Decision on charges expected next week in Rutland hit and runBy Brent Curtis
STAFF WRITER | April 26,2013A police investigation into a fatal hit-and-run crash in Rutland could be completed today, but a decision on criminal charges won’t be made until next week, an assistant attorney general in charge of the case said Thursday.
Fifteen days after 71-year-old Jane Outslay was killed and two weeks after Rutland City’s former legal counsel Christopher Sullivan identified himself as the driver in the crash, Assistant Attorney General Cindy Maguire said police and prosecutors are close to a decision.
“We’re making progress and expect to wrap things up late this week or early next week,” Maguire said. “We’ll be in a position to make a decision on final charging next week.”
Earlier this week, Rutland City and Vermont State Police closed off part of Strongs Avenue to conduct a crash reconstruction on the spot where Outslay was struck while crossing the street on the night of April 11. Maguire couldn’t say whether the analysis of data collected from the crash reconstruction was the final piece of the police investigation and she declined to talk about any other elements of the case.
The case has been closely watched by city residents, many of whom have been calling for Sullivan’s arrest since city police announced April 12 that the 53-year-old attorney had identified himself as the driver in the crash and had surrendered his heavily damaged 2004 Lexus sedan to police.
Amy Holloway, director of victim services for the Vermont Department of Corrections, said she’s familiar with the impatience expressed in Rutland. She hears the same frustrations vented all the time by the crime victims she works with.
“In general, it takes longer than victims think to conduct these investigations because on television it only takes about an hour to wrap up a case and it seems like the offender has more rights than the victim,” she said.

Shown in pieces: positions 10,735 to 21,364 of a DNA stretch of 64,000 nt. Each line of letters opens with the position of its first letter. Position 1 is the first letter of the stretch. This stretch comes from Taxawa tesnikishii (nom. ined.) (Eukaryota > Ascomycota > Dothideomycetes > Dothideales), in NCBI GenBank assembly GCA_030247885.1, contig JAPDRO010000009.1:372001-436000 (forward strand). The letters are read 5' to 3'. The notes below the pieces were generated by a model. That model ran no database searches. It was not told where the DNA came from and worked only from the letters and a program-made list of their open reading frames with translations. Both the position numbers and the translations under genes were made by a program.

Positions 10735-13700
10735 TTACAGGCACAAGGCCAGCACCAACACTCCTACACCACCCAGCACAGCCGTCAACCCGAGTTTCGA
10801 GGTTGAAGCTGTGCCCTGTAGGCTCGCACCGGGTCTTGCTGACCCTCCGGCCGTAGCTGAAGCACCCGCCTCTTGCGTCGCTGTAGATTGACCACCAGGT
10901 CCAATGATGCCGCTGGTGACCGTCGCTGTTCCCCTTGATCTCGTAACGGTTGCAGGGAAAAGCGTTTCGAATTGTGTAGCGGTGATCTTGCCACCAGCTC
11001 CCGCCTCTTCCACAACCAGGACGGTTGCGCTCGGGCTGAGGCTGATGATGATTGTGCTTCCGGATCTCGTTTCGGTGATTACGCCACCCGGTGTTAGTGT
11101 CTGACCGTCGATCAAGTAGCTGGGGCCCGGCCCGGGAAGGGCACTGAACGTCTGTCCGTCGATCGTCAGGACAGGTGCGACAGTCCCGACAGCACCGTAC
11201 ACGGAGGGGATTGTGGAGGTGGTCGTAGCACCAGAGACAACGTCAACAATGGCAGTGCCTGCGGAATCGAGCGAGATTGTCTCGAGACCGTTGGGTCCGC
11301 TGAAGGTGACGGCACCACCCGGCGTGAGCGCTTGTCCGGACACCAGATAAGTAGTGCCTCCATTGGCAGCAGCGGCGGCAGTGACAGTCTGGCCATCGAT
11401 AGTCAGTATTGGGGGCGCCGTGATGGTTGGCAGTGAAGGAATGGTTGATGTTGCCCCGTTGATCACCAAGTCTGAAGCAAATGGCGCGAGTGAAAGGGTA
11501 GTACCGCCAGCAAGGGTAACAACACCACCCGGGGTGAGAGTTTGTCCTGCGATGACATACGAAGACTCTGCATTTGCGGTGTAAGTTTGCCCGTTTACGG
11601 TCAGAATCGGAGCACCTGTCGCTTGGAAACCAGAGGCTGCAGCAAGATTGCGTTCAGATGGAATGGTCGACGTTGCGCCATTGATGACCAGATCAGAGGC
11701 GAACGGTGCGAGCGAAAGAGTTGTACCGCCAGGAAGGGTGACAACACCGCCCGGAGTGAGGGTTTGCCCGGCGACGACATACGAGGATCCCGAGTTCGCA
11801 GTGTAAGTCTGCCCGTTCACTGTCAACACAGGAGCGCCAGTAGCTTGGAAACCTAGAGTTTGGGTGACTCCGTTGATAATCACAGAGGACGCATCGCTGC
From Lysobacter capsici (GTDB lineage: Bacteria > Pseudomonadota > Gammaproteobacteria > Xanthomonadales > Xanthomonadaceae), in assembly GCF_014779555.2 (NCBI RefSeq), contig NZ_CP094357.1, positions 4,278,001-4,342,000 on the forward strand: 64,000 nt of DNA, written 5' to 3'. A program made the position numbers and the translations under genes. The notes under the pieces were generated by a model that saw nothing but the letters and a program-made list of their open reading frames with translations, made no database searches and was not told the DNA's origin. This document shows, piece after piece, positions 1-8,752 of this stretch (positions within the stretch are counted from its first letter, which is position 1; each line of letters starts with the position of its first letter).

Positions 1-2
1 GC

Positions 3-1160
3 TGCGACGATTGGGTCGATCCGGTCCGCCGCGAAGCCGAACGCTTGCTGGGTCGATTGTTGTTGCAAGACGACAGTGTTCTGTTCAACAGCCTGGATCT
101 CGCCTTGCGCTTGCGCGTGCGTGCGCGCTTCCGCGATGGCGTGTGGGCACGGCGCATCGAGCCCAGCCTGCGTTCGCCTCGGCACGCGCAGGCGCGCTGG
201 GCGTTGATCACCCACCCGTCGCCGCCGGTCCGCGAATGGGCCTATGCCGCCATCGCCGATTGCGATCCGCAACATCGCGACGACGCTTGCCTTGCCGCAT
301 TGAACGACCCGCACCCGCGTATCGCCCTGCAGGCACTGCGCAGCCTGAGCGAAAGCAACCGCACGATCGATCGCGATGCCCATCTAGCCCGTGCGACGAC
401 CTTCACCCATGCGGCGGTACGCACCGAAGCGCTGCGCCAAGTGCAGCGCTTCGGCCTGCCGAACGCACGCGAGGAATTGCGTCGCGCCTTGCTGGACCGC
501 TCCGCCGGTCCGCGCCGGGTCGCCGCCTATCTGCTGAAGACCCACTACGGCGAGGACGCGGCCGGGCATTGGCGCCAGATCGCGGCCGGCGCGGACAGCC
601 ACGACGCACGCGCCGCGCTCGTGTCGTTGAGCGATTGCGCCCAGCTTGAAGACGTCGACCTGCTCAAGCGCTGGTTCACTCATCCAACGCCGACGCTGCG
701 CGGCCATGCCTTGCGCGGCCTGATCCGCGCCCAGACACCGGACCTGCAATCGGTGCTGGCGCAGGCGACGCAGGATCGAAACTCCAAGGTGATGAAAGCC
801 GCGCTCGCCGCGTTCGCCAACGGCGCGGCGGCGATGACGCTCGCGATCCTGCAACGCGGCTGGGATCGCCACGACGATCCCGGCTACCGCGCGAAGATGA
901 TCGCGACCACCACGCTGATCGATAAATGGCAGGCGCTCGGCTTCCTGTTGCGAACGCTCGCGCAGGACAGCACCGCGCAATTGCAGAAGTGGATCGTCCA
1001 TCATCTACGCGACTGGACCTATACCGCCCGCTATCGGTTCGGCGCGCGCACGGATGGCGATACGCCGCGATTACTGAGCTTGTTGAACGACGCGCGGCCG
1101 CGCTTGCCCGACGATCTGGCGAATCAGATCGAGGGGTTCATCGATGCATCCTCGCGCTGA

She compared the process victims go through — coming to grips with the investigatory and courtroom processes — to religious indoctrination.
“It’s like learning a religion,” Holloway said. “You have to learn all the rituals and you have to keep believing in it because at the end of the day no amount of jail is going to replace a loved one who’s lost.”
While many in the community have been impatient for criminal charges, Outslay’s family has said they were focusing on laying her to rest.
Thursday, her youngest son, Gregor Outslay, said the family was still waiting but was looking forward to a decision in the case.
“At this point we’re still being patient because there is no alternative,” he said. “The police continue to be forthcoming with information but unfortunately we have no control over the situation. We just need to stay as positive as possible.”
One development that he said has bolstered the family’s spirits was the donation of his mothers organs, which he said promised new life and hope for someone else.
“Even in death she was able to help and heal people,” he said of his mother who worked for decades as a nurse.
In the weeks since the crash, Gregor Outslay said members of the family had received many condolences and offers to help from residents who visited the family’s restaurant on Woodstock Avenue.
“Everyone has been very respectful and courteous,” he said.
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